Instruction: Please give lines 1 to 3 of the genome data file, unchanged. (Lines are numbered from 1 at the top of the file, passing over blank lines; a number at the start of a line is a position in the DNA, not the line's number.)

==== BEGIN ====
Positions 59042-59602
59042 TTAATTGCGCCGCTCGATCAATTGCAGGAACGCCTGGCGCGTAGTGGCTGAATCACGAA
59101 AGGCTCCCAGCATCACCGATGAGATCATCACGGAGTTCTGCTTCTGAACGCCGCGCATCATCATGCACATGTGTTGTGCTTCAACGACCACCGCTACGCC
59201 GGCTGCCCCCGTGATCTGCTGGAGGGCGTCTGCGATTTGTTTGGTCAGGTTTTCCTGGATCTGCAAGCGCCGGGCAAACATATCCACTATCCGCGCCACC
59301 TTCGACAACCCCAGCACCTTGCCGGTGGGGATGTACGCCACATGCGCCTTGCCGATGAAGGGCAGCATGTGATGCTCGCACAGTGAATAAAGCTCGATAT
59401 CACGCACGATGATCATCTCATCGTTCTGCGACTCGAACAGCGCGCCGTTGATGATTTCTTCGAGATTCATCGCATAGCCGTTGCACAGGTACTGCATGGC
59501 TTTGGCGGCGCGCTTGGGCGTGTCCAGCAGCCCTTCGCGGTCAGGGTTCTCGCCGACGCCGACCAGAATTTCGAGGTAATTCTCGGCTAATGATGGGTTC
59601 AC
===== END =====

Positions 59042-59602
59042 TTAATTGCGCCGCTCGATCAATTGCAGGAACGCCTGGCGCGTAGTGGCTGAATCACGAA
59101 AGGCTCCCAGCATCACCGATGAGATCATCACGGAGTTCTGCTTCTGAACGCCGCGCATCATCATGCACATGTGTTGTGCTTCAACGACCACCGCTACGCC